Buzzing low over a field of hopping desert locusts, a Hercules C-130 transport plane released a fine plume of pesticide. But for Senegalese farmer Abdou Ngom, watching from his village of Cherif Lo, the American plane had arrived too late. ``They devoured all I had - three fields of cassava and a field of peanuts,'' he said, brushing at a black and yellow locust clinging to his shirt.
Last year, Mr. Ngom's 2 acres of land brought him $1,000, with which he supported his extended family of 24 people.
``This year I must rely on God,'' he said, ``for I have nothing else left.''
Just as it was recovering from two decades of drought, the arid Sahel zone of west Africa has been hit with the worst plague of desert locusts in 30 years. The swarms are thickest in Senegal, where the government estimates that locusts have infested almost 5 million acres of land and eaten 10 percent of this year's harvest. And although more than 2 million acres have been treated with pesticides, the insects reproduce so quickly that treated land often becomes reinfested.
``This is a very, very grave situation for the economy of Senegal,'' said Eloi Dieme, assistant director of Senegal's Crop Protection Service.
Solitary desert locusts live and breed throughout west Africa each year. But only under the right conditions of wind, temperature, and humidity will they aggregate into the ravenous swarms that have infested at least 12 African countries this year.
If the immature locusts currently in northwestern Senegal are allowed to mature into flying adults, they will form the biggest locust swarm in recorded history, according to entomologist Flip Philips, who works here with the United States Agency for International Development (USAID). If that swarm heads north, to the fertile Senegal River valley, or south, to the lush Casamance region, it could do at least $75 million worth of damage.
In response to the threat, USAID last week flew in the Hercules C-130 and two DC-7s for spraying, along with 43,000 gallons of insecticide. It is targeting 1 million acres in northwestern Senegal that must be sprayed in the next few weeks.
Immature locusts, known as hoppers, have no wings and march in dense formations. It is easiest to kill locusts in this form, for once they shed their shells and emerge as winged adults, they fly in swarms that are difficult to control.
The traditional method for killing a band of hoppers is to dig a trench, let the hoppers march into it, and then bury them. To encourage such safe, low-technology methods near villager's own fields, the Senegalese Crop Protection Service has distributed almost 3,000 shovels.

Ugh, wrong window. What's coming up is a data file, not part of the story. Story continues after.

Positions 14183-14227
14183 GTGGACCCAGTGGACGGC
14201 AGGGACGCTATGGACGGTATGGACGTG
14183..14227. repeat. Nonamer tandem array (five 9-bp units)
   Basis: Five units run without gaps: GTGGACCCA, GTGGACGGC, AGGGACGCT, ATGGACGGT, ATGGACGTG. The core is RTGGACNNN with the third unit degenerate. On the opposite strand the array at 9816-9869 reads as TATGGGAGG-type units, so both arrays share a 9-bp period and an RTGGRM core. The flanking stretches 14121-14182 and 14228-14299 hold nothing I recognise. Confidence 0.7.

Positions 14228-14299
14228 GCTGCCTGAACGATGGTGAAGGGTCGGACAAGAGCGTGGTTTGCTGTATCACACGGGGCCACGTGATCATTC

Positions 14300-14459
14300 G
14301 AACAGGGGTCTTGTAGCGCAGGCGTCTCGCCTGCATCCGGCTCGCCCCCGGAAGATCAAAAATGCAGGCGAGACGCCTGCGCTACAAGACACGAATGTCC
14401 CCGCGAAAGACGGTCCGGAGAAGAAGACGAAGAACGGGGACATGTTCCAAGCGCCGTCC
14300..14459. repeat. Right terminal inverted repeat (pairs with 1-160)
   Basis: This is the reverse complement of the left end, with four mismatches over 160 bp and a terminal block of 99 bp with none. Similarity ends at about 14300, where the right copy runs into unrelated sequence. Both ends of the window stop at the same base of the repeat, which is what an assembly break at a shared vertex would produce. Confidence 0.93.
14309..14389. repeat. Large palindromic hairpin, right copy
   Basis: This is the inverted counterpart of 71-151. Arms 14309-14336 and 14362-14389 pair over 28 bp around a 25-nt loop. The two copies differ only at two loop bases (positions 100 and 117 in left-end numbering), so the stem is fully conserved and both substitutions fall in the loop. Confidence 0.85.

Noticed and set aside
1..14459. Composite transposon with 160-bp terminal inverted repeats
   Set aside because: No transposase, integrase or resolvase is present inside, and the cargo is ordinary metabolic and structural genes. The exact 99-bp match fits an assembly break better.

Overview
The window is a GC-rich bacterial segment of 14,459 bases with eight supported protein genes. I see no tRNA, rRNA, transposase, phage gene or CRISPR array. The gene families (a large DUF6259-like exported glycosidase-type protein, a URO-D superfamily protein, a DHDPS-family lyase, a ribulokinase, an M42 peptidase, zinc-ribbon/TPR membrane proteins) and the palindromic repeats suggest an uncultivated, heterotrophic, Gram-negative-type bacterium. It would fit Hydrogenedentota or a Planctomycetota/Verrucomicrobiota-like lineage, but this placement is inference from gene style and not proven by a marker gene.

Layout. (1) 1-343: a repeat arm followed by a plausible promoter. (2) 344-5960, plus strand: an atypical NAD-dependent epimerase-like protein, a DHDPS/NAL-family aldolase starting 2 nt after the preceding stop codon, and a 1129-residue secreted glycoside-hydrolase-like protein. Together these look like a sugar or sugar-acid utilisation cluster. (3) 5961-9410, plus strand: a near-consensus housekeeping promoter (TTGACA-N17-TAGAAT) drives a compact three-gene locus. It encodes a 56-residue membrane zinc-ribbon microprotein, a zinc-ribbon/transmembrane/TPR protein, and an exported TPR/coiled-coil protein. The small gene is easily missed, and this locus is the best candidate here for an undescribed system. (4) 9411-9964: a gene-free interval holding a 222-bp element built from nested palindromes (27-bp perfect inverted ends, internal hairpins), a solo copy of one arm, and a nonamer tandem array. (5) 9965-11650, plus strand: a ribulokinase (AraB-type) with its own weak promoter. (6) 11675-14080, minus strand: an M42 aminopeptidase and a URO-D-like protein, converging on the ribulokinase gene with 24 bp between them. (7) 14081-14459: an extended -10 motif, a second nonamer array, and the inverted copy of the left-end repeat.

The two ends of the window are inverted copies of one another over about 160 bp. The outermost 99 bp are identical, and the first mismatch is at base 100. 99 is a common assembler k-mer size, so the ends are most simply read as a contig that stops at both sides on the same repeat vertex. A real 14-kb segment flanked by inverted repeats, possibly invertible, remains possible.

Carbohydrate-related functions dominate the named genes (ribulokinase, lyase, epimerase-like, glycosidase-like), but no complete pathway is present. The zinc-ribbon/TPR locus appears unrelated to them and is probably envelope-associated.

But with millions of locusts marching across remote areas, the use of pesticides has become a necessity.
Most of the control efforts involve two chemicals of relatively low toxicity which degrade quickly and therefore must be sprayed directly on the insects or the food they eat.
Private aid organizations in Dakar, the capital, and the Crop Protection Service have been setting up village anti-locust committees. Some villagers have been walking up to nine miles every day to dust the outlying areas.
At the village of Cherif Lo, about 45 miles east of Dakar, dozens of farmers, women and children were out dusting and spraying recently, advancing in a line across the fields.
Some, like Abdou Ngom, had already lost their own crops. Others were hoping to save what was left of their cassava and peanuts.
``We aren't discouraged by the huge number of locusts,'' said Assane Lo, president of the village anti-locust committee, ``because each one we kill is one that won't be back next year.''
In addition to hand sprayers, the protection service has 48 trucks equipped for spraying. A half-dozen light aircraft sent by various countries are also dusting, along with the three large planes sent by the US.
Locust experts with the United Nations Food and Agriculture Organization were hoping this week that the huge swarm in the northwest of Senegal would be blown west rather than to fertile areas in the North or South.
``If the winds keep up for the next week, these locusts will go out to sea,'' says geographer Elizabeth McVeigh.
But they will leave behind plenty of immature locusts, and experts fear next year's infestation may be worse. Some say the locust population here could continue to surge for a decade.